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  • Writer's pictureNZ Booklovers

Sustain by Brooke Donoghue, Christel Dunshea-Mooij and Luuka Jones

Shifting the narrative to fit with a new sustainable and eco-friendly lifestyle seems to be the new emphasis of a lot of cooking books coming out from the ‘big names’ in cookery. Everyone seems to be attempting to change the way that they consume food - particularly meat. Everything from free range farming to abstaining from that carnivorous aspect of human history. In line with this is the plant-based diet regime. It is in this vein that Sustain fits a niche where some of New Zealand’s most well known athletes support the plant based approach.

The tagline of the book is ‘Plant-based foods for active people” and aims to fill a gap in the market and, of course, pulling in some of the Olympic Silver Medalists’ (Brooke Donoghue in the Women's Double Sculls, and Luuka in the Canoe Slalom) mates to demonstrate the feasibility of a shift to a vegetarian - or plant-based - diet. They show that making the change to a more sustainable way of life is both a healthy and ethical choice.

There is always an impressive element to cookbooks that remove a substantial food group. Whereas other books use meat as the centrepiece of a meal - and consider throughout history the importance of the meat component - Beef Wellington, Hamburgers, Casserole, Coq au vin and the humble Sunday roast to name but a sliver of the immense range of meals that have been a staple of the cook book genre. Other cookbooks tend to try to emulate these recipes but changing the meat for a plant or pulse based alternative.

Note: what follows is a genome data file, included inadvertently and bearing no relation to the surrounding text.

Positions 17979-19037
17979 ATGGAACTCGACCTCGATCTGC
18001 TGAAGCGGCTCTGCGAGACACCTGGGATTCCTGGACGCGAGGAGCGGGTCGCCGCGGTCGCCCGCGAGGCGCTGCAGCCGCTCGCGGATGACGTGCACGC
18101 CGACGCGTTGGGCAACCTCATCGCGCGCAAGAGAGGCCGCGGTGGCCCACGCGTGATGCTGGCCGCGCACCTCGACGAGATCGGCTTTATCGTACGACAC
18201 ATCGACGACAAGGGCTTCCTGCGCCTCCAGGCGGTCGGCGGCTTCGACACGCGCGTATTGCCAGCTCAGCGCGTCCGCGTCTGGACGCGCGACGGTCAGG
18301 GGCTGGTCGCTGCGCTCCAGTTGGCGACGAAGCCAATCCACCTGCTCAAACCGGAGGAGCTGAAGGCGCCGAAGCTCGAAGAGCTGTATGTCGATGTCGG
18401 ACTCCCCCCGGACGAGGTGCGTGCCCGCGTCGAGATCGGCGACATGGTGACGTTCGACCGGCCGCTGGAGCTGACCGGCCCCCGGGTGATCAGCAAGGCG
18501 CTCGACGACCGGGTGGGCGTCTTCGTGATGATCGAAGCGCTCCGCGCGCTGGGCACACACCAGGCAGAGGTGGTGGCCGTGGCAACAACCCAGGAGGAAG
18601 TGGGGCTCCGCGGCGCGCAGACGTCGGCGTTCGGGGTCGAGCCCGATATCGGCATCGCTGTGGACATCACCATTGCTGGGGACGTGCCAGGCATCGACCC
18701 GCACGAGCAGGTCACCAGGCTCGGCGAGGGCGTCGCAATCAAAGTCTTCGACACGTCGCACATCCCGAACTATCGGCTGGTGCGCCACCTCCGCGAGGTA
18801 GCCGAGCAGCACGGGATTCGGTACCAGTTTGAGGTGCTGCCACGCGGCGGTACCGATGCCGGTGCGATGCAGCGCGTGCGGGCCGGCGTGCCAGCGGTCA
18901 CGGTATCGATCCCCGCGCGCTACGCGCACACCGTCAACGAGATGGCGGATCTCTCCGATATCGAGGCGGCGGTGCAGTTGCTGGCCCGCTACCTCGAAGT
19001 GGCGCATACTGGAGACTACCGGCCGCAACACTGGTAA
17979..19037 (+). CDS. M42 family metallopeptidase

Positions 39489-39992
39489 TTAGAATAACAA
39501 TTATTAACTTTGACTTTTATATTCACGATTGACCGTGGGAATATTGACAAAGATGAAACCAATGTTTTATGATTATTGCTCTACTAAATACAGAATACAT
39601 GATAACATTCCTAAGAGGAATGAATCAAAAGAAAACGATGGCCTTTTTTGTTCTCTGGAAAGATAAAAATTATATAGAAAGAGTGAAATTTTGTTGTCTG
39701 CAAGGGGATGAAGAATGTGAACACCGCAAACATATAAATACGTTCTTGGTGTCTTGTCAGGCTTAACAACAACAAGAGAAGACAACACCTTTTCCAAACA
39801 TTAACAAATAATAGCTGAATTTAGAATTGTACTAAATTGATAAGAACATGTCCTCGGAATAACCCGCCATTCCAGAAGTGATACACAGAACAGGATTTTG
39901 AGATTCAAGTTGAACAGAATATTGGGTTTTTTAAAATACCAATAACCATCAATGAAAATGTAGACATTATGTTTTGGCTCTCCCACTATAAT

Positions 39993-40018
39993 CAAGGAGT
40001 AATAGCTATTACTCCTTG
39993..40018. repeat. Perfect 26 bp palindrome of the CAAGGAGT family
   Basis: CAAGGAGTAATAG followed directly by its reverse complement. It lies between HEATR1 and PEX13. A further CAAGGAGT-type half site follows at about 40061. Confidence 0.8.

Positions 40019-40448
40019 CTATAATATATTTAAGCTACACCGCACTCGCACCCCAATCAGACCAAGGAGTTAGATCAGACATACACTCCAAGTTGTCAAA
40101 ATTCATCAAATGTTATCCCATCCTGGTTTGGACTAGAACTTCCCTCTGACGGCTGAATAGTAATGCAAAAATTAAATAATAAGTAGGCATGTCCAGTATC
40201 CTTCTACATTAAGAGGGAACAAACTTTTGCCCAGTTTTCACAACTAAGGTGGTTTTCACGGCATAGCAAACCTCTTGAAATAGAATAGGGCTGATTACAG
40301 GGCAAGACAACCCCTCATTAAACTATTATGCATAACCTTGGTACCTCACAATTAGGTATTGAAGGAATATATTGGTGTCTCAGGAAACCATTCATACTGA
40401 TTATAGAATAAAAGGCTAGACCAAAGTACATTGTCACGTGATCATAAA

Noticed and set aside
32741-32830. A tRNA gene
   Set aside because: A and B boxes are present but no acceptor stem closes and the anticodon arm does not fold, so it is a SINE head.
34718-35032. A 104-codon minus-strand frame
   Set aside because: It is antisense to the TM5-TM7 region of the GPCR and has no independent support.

The position that Sustain has taken is to not try and create what already exists in a new form, but to construct and craft new ideas that will become classics in their own right. Including some of the greats of old including the zucchini quiche slice and the reintroduction of the delicious jacket potato with its own infinite possibilities.

The book leans heavily on the psychology and the encouraging words from the three authors - two of whom are, of course, immensely celebrated sportspeople while the third (Christel Dunshea-Mooij) is a highly recognised sport nutritionist. They know what they are talking about. They’ve done the science. They understand the wants vs the requirements of a normal body functioning - as well as one at peak performance.

Little touches throughout the book are quirky - like each recipe serves a particular number of ‘athletes’ which tends to be on the more generous serving size.

But what about the taste? Our family committed to a week of plant based diets and while the pangs for meat were definitely strong, they were reduced by the range of colours and foods that we served each day. It took a little mindset shift and did cost a little more than we expected; however, as is well noted, vegetables are easy enough to grow yourself and then you have extreme cost savings. Ingredients like jack fruit are readily available but if you aren’t used to buying them then there is a bit of time to be spent in new and exciting aisles in the supermarket.

While we won’t make a shift to complete plant based diets, there are certainly a huge number of options within this world that, before this book, we were not actively including in our ‘normal’ weekly food list. For this, we are certainly grateful to the trio for their accessible and enjoyable recipe selection.

Reviewer: Chris Reed

Bateman Books

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